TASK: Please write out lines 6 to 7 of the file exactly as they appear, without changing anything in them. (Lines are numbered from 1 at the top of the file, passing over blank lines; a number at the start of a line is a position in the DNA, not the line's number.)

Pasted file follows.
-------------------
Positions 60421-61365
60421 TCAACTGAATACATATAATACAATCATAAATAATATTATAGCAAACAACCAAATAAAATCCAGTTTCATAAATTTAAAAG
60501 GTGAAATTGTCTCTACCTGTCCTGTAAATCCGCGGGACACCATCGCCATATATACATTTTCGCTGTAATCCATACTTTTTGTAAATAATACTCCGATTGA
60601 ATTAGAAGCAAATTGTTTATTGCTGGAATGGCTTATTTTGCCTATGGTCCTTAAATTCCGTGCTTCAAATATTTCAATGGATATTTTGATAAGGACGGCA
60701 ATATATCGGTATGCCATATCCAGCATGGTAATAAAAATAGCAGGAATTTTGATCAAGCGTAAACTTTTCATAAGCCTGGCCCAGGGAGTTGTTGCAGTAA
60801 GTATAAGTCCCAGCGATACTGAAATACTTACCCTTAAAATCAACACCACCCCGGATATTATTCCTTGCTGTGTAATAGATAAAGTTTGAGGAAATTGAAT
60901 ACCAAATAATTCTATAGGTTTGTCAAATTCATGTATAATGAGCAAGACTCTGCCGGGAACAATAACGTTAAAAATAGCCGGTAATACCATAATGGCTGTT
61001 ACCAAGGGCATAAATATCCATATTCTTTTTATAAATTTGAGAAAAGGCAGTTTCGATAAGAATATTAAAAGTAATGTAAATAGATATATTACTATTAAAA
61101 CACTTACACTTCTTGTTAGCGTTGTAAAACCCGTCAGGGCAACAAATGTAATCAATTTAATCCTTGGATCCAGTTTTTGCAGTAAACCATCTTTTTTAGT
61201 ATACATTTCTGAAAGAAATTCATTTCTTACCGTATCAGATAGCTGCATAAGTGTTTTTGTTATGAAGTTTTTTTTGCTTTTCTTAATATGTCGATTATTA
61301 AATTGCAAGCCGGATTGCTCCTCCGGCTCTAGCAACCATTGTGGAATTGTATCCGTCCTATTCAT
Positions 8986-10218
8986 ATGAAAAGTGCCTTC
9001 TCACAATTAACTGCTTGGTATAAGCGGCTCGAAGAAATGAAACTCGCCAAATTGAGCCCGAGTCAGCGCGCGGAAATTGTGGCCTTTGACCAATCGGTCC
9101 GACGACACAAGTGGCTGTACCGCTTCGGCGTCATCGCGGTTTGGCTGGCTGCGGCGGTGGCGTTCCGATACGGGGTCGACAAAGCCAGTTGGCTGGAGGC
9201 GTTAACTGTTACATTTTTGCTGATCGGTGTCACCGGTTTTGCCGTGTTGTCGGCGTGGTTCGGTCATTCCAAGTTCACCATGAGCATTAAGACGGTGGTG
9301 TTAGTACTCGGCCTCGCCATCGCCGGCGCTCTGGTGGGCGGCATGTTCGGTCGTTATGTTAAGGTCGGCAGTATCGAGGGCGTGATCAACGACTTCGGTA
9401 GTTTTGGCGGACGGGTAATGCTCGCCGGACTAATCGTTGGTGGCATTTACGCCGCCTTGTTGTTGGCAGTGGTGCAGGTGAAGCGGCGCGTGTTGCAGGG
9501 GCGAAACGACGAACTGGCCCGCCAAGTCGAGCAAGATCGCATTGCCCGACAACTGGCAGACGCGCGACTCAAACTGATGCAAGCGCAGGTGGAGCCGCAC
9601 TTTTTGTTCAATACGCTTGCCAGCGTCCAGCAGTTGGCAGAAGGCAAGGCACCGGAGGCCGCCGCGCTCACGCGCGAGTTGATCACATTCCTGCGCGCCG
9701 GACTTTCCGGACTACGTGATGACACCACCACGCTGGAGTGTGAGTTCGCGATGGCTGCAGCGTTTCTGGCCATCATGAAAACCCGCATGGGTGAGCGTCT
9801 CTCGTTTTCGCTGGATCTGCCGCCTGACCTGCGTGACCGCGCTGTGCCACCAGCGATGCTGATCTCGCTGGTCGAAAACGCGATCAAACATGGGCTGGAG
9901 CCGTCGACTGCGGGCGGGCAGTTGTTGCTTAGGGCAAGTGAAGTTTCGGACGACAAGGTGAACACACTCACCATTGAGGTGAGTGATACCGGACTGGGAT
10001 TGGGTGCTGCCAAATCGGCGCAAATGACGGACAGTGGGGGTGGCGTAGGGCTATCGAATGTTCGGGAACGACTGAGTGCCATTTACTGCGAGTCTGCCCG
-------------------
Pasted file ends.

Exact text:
60801 GTATAAGTCCCAGCGATACTGAAATACTTACCCTTAAAATCAACACCACCCCGGATATTATTCCTTGCTGTGTAATAGATAAAGTTTGAGGAAATTGAAT
60901 ACCAAATAATTCTATAGGTTTGTCAAATTCATGTATAATGAGCAAGACTCTGCCGGGAACAATAACGTTAAAAATAGCCGGTAATACCATAATGGCTGTT